(Bloomberg) -- Oil closed at a one-week high as investors digested signals that a U.S.-China trade deal is imminent.
Futures advanced rose 0.6% in New York on Monday. Chinese government officials are considering locations in the U.S. where leader Xi Jinping would meet U.S. President Donald Trump to sign a trade accord, people familiar with the plans said. Prices erased some of the session’s gains as doubts crept in about the extent and duration of any truce that may emerge.
“As the day went on we are getting the same opaqueness about what’s actually occurring in the trade talks,” said Gene McGillian, senior analyst and broker at Tradition Energy Group in Stamford, Conn. “The market is hunting for a driver.”
Prices rose as much as 2.2% in earlier trading, spurred on by the trade talks, record stock gains, positive economic data and rising bullish sentiment among money managers.
Yet futures remain down about 15% from a late April peak as the trade conflict between the world’s largest economies undermines demand for fuel to run trucks, cars, planes and trains.
“We are revisiting optimism about a positive outcome for U.S.-China trade talks, amplified by speculative long positioning,” said Frances Hudson, global thematic strategist at Standard Life Investments in Edinburgh, Scotland. The more recent economic data suggests the threat of recession is receding, she said.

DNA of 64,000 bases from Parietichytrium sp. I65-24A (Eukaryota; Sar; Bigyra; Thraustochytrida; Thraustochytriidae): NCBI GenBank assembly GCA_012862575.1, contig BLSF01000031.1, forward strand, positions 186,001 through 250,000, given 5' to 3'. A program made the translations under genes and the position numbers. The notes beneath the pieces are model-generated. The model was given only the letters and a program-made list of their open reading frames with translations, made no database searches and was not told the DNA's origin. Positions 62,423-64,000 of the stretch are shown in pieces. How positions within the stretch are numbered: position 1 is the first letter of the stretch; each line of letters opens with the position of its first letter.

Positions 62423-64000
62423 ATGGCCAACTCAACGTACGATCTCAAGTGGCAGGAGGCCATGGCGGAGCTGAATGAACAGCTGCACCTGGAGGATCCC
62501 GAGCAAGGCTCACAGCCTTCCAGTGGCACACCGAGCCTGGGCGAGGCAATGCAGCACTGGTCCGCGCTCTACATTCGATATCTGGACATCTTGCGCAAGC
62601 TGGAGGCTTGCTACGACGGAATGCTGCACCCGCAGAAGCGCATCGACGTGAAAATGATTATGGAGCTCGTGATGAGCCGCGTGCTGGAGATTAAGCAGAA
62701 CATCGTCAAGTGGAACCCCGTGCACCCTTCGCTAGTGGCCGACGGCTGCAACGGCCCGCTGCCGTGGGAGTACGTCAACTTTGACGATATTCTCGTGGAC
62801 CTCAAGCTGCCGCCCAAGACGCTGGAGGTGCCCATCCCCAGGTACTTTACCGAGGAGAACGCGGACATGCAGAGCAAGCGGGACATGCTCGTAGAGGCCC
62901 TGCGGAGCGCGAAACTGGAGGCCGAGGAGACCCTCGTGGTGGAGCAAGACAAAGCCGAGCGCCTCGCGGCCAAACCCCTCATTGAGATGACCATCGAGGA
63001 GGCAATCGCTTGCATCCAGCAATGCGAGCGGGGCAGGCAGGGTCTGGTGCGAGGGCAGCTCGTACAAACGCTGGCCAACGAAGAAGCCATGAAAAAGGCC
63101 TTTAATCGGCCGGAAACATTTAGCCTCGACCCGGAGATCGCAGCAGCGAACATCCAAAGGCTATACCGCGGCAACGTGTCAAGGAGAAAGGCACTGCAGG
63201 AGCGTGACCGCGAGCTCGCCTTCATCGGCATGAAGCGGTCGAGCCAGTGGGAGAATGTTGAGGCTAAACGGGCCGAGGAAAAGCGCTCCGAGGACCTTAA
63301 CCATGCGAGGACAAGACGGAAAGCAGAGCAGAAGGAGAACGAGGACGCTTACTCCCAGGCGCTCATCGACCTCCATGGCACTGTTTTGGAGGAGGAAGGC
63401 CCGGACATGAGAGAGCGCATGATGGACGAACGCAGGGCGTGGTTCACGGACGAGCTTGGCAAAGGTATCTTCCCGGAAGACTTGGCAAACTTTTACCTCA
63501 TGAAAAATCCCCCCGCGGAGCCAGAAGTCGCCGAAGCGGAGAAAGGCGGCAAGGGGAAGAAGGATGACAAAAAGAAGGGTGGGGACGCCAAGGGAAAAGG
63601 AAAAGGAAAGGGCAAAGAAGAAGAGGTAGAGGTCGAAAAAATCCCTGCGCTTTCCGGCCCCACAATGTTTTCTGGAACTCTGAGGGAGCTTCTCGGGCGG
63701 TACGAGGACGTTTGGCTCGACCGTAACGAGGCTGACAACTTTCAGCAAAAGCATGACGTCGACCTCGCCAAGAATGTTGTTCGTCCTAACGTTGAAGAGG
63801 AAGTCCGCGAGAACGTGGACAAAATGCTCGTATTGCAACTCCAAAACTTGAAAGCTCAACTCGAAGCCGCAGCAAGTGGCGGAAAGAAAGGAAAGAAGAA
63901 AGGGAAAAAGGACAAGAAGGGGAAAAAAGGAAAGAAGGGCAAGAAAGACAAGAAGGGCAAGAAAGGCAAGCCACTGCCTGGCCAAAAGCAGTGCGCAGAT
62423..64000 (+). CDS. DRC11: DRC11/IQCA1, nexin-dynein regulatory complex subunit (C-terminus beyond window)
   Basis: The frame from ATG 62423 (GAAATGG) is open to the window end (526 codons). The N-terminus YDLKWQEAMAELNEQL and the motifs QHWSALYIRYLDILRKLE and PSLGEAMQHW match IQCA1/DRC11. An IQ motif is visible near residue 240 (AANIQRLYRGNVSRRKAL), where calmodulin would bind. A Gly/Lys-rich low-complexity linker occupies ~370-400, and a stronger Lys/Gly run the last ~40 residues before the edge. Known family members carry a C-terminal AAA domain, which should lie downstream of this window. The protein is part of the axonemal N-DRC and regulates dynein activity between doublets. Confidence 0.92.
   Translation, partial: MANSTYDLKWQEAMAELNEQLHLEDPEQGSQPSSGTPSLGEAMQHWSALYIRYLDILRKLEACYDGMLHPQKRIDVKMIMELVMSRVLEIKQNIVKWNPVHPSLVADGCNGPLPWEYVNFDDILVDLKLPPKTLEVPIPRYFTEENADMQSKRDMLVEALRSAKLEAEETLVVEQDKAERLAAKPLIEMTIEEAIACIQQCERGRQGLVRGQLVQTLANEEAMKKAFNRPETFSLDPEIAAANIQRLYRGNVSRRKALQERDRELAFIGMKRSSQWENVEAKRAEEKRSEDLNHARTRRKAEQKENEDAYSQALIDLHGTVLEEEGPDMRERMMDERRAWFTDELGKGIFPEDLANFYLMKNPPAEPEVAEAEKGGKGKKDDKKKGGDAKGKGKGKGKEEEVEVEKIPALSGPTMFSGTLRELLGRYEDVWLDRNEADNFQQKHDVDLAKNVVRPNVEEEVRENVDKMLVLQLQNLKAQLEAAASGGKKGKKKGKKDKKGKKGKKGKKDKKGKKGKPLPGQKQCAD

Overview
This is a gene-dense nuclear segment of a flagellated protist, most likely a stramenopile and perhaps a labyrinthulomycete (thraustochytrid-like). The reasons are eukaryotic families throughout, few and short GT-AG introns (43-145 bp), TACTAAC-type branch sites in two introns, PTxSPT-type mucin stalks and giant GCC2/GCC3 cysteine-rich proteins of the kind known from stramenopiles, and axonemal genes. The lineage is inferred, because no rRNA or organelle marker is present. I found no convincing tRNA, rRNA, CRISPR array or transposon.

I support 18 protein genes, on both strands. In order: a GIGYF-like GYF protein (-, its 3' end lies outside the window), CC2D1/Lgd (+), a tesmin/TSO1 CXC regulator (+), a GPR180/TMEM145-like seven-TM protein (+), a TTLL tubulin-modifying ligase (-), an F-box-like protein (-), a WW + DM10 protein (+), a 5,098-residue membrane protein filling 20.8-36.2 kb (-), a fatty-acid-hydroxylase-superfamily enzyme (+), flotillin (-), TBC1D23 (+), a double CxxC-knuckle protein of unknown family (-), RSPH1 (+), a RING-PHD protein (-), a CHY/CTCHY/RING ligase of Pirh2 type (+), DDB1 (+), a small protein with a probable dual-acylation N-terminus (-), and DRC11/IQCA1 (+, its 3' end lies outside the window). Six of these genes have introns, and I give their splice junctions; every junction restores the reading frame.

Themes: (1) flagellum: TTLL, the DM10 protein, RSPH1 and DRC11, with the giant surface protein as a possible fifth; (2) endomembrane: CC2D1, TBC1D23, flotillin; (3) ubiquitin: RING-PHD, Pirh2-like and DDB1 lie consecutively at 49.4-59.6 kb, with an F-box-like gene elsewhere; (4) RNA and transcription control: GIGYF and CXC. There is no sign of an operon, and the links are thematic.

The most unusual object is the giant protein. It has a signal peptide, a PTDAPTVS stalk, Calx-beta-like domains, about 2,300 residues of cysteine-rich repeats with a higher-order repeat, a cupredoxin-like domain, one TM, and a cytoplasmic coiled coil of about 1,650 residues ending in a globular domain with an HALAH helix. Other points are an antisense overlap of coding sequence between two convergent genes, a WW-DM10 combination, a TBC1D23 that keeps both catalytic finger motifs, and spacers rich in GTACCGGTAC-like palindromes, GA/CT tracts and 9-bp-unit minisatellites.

West Texas Intermediate for December delivery rose 34 cents to settle at $56.54 a barrel on the New York Mercantile Exchange.
Brent for January settlement added 44 cents to close at $62.13 on the London-based ICE Futures Europe Exchange. The global benchmark crude traded at a $5.53 premium to WTI for the same month.
Meanwhile, Saudi Arabia is taking measures to help ensure a successful public offering of shares in the kingdom’s oil company. Taxes on the company have been reduced, incentives have been unveiled to entice investors to hold onto their shares, and dividends may be increased.
--With assistance from Alex Longley.
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